Simeon Leyzerzon Simeon Leyzerzon - 2 months ago 14
Java Question

Inter-thread communication in Java

Why in the following Java code:

public class WaitForOther {

private volatile boolean in = false;// need volatile for transitive closure
// to occur



public void stoppingViaMonitorWait() throws Exception {

final Object monitor = new Object();

new Thread(new Runnable() {

@Override
public void run() {
synchronized (monitor) {
in = true;
try {
monitor.wait(); // this releases monitor
//Thread.sleep(8000); //No-op
System.out.println("Resumed in "
+ Thread.currentThread().getName());

} catch (InterruptedException ignore) {/**/
}
}

}
}).start();

System.out.println("Ready!");
while (!in); // spin lock / busy waiting
System.out.println("Set!");
synchronized (monitor) {
System.out.println("Go!");
monitor.notifyAll();
}

}


un-commenting of the
Thread.sleep(8000); //No-op
results in a shortened output:

Ready!
Set!
Go!


which otherwise correctly resumes in the interrupted Thread-0:

Ready!
Set!
Go!
Resumed in Thread-0


Here's the JUnit test which invokes the above behavior, as asked for in the comments:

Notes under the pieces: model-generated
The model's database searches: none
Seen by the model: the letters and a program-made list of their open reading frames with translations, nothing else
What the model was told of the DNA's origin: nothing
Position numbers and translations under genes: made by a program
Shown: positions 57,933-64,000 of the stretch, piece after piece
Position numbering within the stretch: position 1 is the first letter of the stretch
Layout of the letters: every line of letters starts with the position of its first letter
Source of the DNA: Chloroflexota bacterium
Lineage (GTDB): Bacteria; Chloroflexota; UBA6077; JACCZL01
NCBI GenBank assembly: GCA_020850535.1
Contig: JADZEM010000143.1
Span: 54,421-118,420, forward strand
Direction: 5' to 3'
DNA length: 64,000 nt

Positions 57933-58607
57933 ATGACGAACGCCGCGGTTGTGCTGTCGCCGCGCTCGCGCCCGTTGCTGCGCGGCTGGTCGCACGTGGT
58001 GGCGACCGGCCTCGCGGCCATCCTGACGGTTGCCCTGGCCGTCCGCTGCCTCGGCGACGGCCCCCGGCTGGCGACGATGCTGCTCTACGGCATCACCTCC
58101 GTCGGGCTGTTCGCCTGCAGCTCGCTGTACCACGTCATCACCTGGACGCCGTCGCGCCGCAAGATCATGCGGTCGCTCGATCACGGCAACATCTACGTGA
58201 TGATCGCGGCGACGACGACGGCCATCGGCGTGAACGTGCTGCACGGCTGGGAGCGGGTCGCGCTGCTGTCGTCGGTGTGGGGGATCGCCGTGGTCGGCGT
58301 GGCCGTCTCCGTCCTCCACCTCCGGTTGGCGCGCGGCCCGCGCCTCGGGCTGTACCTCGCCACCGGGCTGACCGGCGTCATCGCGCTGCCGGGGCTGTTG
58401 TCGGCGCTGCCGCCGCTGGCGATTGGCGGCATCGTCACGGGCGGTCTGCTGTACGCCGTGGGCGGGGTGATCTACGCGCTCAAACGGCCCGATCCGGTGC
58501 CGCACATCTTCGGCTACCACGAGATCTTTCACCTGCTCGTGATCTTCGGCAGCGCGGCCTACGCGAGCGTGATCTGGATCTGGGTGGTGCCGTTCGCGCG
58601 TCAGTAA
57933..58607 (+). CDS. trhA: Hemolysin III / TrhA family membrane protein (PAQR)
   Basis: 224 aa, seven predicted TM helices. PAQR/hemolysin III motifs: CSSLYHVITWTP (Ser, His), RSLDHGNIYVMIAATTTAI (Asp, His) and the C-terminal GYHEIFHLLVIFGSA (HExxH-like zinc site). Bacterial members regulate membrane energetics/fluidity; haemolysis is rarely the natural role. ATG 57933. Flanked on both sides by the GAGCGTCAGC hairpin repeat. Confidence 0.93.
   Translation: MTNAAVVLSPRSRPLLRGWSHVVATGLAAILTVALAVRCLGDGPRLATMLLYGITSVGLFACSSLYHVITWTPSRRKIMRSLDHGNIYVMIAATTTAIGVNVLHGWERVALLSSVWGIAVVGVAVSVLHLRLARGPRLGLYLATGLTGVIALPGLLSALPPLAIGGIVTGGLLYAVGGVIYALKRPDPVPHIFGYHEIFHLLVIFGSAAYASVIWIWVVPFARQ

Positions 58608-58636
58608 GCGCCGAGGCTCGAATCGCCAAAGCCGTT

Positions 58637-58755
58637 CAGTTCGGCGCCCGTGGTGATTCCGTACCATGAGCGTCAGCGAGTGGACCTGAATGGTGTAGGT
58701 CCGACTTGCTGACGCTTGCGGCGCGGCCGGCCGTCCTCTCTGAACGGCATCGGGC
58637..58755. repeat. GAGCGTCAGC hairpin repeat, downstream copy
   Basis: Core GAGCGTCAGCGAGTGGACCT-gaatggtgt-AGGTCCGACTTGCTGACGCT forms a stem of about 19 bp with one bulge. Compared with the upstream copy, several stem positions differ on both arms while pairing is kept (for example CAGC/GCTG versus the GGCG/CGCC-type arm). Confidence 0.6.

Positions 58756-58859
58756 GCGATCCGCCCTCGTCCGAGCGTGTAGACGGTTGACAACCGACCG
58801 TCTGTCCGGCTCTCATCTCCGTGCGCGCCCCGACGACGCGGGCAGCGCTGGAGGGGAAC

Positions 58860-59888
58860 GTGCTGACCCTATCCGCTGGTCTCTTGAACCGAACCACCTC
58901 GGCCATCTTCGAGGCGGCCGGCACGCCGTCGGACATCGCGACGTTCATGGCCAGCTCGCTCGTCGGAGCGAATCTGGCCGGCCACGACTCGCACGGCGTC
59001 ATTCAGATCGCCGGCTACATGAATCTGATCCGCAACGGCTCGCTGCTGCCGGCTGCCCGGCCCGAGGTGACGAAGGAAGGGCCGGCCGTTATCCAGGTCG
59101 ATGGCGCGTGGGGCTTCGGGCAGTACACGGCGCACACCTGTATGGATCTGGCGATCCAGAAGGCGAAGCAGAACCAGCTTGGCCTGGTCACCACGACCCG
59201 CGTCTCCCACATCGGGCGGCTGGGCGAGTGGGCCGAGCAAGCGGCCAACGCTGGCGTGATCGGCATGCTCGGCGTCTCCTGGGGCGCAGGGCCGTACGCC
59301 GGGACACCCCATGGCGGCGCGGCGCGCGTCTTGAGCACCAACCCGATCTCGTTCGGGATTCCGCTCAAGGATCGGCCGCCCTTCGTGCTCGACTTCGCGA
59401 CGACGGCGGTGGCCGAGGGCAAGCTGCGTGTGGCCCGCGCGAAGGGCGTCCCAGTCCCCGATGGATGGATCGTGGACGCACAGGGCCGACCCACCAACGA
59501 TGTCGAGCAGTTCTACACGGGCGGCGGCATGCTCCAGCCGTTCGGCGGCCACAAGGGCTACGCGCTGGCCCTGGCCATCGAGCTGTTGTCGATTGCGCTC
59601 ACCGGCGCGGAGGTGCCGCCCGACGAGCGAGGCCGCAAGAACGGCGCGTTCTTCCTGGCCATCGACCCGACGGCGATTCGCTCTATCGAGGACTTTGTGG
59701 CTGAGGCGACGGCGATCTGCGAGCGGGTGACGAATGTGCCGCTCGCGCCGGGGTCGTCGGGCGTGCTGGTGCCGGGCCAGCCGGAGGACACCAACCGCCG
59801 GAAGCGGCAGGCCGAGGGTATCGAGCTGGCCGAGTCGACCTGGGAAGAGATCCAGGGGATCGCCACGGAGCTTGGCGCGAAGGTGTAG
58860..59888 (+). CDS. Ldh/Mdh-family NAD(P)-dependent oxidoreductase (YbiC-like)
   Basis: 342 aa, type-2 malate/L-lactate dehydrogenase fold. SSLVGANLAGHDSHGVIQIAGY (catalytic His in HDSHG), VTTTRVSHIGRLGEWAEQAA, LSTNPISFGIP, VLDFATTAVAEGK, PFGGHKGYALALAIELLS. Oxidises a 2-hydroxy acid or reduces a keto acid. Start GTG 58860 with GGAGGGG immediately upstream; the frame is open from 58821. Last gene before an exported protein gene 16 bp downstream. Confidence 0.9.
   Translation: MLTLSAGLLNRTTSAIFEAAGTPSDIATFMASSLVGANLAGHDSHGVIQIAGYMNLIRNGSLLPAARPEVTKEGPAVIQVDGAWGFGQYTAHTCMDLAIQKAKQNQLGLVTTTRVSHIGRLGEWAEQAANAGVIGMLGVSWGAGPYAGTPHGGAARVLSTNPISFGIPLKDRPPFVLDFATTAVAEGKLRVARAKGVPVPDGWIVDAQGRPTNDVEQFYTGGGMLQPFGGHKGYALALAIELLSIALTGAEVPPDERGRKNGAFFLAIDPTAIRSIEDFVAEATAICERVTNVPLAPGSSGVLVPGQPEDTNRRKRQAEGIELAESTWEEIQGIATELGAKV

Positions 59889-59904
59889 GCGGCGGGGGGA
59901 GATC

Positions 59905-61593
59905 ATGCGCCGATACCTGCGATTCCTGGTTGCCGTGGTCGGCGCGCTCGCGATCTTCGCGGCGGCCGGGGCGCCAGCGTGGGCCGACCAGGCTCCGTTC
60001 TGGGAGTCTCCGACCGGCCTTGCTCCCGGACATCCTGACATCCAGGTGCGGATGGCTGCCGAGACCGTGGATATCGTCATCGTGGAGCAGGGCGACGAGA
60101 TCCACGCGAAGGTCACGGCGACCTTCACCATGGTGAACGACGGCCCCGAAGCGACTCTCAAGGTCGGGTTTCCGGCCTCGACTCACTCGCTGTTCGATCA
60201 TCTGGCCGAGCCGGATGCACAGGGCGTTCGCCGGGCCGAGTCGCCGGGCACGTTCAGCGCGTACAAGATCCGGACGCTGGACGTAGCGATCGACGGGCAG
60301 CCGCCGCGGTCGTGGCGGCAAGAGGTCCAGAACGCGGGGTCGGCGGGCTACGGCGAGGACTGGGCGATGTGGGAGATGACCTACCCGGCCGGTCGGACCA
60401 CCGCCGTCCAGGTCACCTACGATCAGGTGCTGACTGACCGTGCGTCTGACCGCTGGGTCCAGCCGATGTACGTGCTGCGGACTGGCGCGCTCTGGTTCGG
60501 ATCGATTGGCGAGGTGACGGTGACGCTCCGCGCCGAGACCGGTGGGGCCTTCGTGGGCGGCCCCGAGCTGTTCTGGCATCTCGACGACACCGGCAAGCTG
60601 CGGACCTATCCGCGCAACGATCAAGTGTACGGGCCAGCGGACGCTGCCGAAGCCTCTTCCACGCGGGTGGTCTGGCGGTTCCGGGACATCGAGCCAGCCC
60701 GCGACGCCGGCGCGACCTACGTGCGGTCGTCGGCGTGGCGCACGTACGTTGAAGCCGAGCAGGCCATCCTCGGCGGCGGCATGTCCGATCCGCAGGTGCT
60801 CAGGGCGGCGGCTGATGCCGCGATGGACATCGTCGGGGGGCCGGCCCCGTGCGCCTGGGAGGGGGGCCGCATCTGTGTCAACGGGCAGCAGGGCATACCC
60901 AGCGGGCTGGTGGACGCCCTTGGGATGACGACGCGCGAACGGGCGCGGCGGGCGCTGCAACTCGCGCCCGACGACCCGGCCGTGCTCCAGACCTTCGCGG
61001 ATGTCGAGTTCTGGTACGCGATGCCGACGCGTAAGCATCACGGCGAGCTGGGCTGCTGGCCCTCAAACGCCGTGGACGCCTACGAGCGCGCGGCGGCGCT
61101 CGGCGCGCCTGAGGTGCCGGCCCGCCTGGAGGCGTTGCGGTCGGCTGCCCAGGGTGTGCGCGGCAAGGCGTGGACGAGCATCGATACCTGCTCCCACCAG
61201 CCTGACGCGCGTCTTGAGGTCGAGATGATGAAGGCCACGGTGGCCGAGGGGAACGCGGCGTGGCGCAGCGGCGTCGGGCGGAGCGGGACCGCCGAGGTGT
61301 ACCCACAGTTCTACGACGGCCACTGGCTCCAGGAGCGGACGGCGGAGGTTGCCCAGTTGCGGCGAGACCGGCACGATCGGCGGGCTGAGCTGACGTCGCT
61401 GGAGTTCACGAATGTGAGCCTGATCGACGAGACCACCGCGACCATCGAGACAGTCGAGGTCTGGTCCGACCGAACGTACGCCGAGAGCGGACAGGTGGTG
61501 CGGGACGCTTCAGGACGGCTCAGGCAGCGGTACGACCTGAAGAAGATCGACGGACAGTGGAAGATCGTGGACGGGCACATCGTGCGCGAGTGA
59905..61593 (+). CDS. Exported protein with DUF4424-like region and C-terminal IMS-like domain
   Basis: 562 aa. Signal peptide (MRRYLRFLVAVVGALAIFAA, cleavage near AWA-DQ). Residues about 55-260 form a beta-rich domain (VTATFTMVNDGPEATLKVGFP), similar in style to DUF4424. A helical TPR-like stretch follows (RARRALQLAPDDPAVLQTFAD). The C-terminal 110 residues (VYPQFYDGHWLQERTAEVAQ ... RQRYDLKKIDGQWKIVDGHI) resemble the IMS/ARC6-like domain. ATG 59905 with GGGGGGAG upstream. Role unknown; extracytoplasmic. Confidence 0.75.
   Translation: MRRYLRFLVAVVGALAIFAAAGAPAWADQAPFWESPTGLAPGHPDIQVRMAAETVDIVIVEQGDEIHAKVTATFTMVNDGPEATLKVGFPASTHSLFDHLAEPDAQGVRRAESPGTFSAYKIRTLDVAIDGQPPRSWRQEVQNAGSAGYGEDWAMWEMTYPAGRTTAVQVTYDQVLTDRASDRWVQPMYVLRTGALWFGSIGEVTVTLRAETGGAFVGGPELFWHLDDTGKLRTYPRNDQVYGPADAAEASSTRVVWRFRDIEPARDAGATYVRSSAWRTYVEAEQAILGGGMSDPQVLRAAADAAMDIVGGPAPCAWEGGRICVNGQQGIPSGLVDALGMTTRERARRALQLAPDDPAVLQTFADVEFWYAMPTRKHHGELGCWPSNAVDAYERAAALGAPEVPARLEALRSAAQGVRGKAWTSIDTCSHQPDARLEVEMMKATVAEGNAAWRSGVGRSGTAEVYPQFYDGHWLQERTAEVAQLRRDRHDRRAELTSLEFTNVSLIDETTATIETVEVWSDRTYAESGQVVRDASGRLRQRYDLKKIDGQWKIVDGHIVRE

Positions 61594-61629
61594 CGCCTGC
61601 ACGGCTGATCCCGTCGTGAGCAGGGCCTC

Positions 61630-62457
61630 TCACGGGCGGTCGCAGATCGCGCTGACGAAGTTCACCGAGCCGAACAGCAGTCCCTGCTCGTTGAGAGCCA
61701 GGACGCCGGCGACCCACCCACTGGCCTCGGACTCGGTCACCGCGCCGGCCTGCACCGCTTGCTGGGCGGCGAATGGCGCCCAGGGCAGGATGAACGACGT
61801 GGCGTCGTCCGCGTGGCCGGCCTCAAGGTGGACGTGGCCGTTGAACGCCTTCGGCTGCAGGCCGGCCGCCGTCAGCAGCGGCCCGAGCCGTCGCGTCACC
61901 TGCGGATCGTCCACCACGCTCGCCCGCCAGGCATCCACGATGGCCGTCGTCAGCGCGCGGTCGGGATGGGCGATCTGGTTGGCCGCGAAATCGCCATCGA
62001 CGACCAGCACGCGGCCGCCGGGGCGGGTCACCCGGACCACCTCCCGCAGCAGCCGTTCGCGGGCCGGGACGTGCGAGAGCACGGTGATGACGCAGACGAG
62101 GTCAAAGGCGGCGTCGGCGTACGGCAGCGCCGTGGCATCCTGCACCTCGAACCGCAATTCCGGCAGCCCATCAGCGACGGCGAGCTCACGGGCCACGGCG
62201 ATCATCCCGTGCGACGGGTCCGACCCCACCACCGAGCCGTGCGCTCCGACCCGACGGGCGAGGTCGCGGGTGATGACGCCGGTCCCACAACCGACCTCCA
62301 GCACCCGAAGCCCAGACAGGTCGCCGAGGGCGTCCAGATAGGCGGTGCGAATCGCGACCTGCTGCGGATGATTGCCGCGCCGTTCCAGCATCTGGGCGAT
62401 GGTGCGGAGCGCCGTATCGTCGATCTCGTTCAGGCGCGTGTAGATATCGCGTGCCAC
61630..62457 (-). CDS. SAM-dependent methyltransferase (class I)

public class WaitForOtherTest {

WaitForOther cut = new WaitForOther();


@Test
public void testStoppingViaMonitorWait() throws Exception {
cut.stoppingViaMonitorWait();
}



}


Thanks!

Answer

I've tried your test in JUnit and I get the opposite from what you experienced:

  1. When Thread.sleep is commented away, the test runs fine and it prints "Resumed in <>"
  2. When Thread.sleep is in the code (actually executed), the JVM terminates and the "Resumed in ..." is not printed.

The reason is that JUnit terminates the VM when the tests are complete. It does a System.exit();. You're lucky that you get the full output in case 1., because it's printed in a separate thread, and JUnit is not waiting for that thread.

If you want to make sure that the Thread is complete before the end of the test method, either you need to have your API wait for the thread, or you need to have the test wait for the thread.

If your stoppingViaMonitorWait method returns the Thread it creates, you can wait in the test.

@Test
public void testStoppingViaMonitorWait() throws Exception {
    Thread x = cut.stoppingViaMonitorWait();
    x.join();
}

Another option is that you inject a thread pool (an instance of ExecutorService) into the class that you're testing, have it schedule its thread on the pool (that's nicer in any case), and in your test method you can call ExecutorService.awaitTermination.

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